Cooking it till 210 F and pulling afterward will only make the meat dry and resting is an important step for letting brisket regain its moisture and juices.
Now you may be asking how long to rest brisket? Brisket is actually rested for around 2-4 hours, however, it reaches optimal internal temp after the first hour.
Resting Brisket For 12 hours
Now if you are an early bird like me, you might want to cook 12 hours or a day early for that juicy and flavorful brisket served to your guests right on time.
Never slice it after the above mentioned one hour mark, if that’s the case. Refrigerate the brisket wrapped in one whole piece to retain its flavors and juice.
In this way, you can easily reheat it and never lose any of its moisture. Give yourself a window of two hours if you are going to reheat.
How to Wrap and Store Brisket?
If you plan to refrigerate the brisket before serving, then remember to wrap it up in foil and store it on a lower, closed shelf of your refrigerator.
Crank up your oven to 300 F and put your wrapped-up whole brisket in it. Heat it up until the temperature reaches the optimal brisket serving temp which is between 140 F to 150 F.
Take it out of the oven, wait for 5-10 minutes, and then slice it like it’s fresh out of a smoker!
Don’t just unwrap right out of the oven. Take it out of the oven only when the internal brisket serving temp reaches anywhere between 140 F to 150 F.
Let it rest all wrapped up till the internal temp reaches anywhere between 150 F to 170 F. Unwrap the brisket at that point and slice for a flavorful and juicy brisket dish.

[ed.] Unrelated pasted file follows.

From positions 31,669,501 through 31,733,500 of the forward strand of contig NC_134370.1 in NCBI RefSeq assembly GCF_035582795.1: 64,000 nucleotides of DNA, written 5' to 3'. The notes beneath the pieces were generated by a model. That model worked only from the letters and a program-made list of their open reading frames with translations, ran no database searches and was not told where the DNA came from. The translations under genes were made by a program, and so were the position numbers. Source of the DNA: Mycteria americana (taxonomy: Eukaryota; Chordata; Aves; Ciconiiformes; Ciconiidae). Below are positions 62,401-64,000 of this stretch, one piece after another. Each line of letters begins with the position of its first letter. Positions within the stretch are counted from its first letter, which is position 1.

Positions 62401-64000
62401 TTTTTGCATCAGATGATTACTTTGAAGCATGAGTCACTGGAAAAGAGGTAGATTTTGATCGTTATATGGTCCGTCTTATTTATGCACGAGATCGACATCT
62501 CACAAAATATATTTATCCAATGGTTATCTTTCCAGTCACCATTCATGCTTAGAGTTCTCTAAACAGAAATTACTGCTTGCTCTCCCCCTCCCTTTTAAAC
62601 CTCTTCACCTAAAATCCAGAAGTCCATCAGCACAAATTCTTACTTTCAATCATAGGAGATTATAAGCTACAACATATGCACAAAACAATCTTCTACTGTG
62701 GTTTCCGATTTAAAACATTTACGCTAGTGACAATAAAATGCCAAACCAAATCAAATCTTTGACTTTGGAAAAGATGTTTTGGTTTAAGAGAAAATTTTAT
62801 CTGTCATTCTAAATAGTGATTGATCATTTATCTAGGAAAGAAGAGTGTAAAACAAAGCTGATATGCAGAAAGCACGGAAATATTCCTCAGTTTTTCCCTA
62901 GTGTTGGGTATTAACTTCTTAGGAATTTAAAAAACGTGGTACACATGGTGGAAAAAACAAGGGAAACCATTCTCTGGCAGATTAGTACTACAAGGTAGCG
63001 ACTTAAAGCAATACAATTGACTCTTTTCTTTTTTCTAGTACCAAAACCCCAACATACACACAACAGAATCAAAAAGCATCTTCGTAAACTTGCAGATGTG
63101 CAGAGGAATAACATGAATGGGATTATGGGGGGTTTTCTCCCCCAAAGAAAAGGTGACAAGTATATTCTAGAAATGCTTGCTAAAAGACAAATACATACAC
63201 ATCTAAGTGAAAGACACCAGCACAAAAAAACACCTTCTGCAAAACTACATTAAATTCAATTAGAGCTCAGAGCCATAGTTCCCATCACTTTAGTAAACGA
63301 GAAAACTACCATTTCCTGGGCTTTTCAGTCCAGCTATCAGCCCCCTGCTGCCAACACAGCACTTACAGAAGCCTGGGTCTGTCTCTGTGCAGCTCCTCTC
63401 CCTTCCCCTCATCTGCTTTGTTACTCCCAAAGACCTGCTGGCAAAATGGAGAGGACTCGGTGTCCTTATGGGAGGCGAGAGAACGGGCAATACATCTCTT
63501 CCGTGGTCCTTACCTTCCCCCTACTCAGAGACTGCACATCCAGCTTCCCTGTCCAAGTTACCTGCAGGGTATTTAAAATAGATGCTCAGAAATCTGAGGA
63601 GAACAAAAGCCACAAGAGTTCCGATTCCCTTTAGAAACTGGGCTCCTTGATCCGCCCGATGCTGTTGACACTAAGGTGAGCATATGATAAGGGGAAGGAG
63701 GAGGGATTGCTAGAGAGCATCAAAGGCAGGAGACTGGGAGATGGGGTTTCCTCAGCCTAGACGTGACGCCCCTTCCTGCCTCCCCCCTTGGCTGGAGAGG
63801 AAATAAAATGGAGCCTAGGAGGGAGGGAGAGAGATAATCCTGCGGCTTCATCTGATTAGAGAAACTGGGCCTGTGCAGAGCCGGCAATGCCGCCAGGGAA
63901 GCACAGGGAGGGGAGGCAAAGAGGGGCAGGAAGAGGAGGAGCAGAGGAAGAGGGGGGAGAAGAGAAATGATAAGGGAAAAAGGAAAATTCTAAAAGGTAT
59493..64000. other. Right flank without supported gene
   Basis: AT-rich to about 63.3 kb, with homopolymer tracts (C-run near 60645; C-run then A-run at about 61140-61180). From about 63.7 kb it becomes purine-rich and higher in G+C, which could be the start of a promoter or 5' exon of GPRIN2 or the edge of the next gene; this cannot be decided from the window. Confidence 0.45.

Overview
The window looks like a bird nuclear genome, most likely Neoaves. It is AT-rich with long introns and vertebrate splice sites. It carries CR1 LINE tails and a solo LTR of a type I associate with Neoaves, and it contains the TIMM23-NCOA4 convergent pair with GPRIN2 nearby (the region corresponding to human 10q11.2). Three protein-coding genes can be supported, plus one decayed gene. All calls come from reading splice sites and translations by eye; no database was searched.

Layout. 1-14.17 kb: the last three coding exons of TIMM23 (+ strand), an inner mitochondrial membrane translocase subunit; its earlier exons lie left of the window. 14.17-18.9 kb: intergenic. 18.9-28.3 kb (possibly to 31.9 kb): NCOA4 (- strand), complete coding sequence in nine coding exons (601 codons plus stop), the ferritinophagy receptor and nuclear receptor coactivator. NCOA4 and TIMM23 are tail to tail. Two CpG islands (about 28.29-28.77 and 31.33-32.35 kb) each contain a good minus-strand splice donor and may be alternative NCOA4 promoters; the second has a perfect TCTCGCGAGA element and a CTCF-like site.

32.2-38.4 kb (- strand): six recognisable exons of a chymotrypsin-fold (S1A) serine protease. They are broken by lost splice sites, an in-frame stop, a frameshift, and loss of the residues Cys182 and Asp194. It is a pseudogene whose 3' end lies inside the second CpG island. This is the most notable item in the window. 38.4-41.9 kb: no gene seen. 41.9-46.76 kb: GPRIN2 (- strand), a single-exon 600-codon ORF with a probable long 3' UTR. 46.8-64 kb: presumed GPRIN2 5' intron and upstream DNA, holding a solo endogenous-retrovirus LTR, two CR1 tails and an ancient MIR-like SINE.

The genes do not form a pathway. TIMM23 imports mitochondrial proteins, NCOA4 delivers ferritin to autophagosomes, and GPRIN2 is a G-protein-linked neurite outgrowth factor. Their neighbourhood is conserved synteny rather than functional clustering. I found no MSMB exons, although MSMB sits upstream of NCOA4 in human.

Why Wrap Brisket?
Wrapping brisket after it’s cooked ensures that the juices don’t run out of the meat and are not lost. The wrap holds the juices together while you refrigerate it, reheat, and slice it later.
Butcher paper and foil have been found to be the best wrapping materials for this purpose.
Brisket Temperature for Slicing
Only slice brisket, whether you rest it or not, at an internal brisket serving temp of 150 F to 170 F.
You can hold it in a cooler, warming cabinet, or smoker to maintain this temperature if there is still time to serve.
But the important tip is to ONLY SLICE WHEN IT IS TIME TO SERVE! Slicing brisket means the juices flow out and if not eaten right away, it can lose all moisture and dry up.
Not only that but also remember to slice as much brisket as is needed and keep the remaining intact for storing up and reheating with its juices later.
How to slice brisket?
I am a writer, editor, and publisher of Grillcuisines.com – an online blog dedicated to sharing grilling tips, accessories, and recipes to encourage more people to get outside and grill.
I’m off to find out the different types of grill foods, their seasons, and how to conduct outdoor cooking properly. I’ll also show you some of my grill-worthy cooking tools & accessories!